Getting High or Getting By? An Examination of Cannabis Motives, Cannabis Misuse, and Concurrent Psychopathology in a Sample of General Community Adults Academic Article uri icon

  •  
  • Overview
  •  
  • Identity
  •  
  • Additional Document Info
  •  
  • View All
  •  

abstract

  • OBJECTIVE: Few studies have examined cannabis motives in adults and, although associations between cannabis use and psychiatric conditions are well documented, there has been limited investigation of the intersection of cannabis use, cannabis motives, and psychopathology. In a sample of community adults, the present study examined cannabis motives in relation to cannabis misuse, and investigated whether motives linked cannabis misuse with concurrent psychiatric symptoms. METHOD: Participants (N = 395; Mage = 34.8; %F = 47.6; % White = 81.3%) completed assessments related to cannabis misuse, cannabis use motives, and symptoms of depression, anxiety, PTSD, and somatic experiences. Bivariate correlations, hierarchical regressions, and indirect effect analyses were performed to examine associations between motives and cannabis misuse and to investigate mechanistic relationships between psychiatric symptoms and cannabis misuse. RESULTS: Regressions revealed significant associations between cannabis misuse and social (β = .13, P < .02), enhancement (β = .12, P < .02), and coping motives (β = .48, P < .001). Indirect effects were present such that coping motives consistently linked psychiatric and somatic symptoms with cannabis misuse (anxiety: unstandardized effect = 0.26,and 95% CI = 0.17-0.37; depression: unstandardized effect = 0.12, CI = 0.11-0.25; PTSD: unstandardized effect = 0.07, CI = 0.04-0.10; somatic symptoms: unstandardized effect = 0.20, CI = 0.11-0.30). In addition, enhancement motives exhibited an indirect effect (unstandardized effect = 0.02, CI = 0.002-0.04) between depressive symptoms and cannabis misuse. CONCLUSION: These results support a negative reinforcement motivational profile as the predominant pattern in adult cannabis users, albeit with links to enhancement and social motives. This motivational profile is especially pronounced with regard to comorbid psychopathology and cannabis misuse. These results support the importance of treatment strategies targeting maladaptive coping to address cannabis misuse and co-occurring psychopathology.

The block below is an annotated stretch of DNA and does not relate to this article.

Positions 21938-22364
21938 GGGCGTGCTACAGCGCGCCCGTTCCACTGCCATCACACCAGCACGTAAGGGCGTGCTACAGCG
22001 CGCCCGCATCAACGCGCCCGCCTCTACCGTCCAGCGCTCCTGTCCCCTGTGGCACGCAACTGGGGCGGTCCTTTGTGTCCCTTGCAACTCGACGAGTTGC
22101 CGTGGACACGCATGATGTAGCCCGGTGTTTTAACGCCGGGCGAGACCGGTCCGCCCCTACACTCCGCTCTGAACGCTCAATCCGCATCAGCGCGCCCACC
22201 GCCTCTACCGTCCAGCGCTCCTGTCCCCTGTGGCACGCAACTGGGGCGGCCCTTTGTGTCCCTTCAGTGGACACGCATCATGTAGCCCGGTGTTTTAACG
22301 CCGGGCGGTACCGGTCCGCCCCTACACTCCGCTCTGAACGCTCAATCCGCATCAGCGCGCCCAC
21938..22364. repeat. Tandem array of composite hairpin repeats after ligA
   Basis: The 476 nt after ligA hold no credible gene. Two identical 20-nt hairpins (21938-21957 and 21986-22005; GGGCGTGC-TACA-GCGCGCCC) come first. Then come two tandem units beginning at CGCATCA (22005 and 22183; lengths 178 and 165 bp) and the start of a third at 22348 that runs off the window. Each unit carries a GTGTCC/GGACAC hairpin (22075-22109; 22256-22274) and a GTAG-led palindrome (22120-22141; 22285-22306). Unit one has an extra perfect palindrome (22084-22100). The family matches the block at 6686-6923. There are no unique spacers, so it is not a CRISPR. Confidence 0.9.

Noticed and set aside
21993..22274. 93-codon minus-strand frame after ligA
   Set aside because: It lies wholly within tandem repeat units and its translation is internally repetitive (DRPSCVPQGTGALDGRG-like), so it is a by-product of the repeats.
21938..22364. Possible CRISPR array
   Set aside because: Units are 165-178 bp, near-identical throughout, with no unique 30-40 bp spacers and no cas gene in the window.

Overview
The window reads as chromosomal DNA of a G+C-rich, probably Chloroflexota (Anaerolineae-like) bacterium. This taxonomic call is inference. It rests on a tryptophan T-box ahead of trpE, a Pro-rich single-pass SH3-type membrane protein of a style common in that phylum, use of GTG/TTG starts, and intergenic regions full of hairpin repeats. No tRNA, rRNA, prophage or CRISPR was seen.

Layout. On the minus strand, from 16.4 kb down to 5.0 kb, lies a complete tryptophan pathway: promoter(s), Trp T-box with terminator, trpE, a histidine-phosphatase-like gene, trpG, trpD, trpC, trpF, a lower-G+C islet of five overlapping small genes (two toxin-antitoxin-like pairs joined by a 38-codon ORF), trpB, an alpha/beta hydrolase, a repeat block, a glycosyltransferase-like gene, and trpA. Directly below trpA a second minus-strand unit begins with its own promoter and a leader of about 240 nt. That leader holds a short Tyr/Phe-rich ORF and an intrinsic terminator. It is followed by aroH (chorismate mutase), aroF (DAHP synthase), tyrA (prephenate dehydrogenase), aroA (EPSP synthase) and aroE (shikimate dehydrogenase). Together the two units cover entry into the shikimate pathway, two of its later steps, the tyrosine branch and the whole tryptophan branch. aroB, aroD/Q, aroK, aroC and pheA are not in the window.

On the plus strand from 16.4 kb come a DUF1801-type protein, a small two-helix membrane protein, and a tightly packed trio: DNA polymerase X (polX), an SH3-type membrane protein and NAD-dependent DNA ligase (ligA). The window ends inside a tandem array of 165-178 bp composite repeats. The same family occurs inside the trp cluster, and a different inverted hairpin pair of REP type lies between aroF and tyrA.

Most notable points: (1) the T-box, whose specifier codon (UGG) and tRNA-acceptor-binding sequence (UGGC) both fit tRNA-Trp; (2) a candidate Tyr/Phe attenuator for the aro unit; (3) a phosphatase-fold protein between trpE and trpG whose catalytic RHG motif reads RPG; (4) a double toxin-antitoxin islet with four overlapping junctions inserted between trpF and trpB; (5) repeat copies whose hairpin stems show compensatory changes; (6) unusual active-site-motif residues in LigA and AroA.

publication date

  • January 2022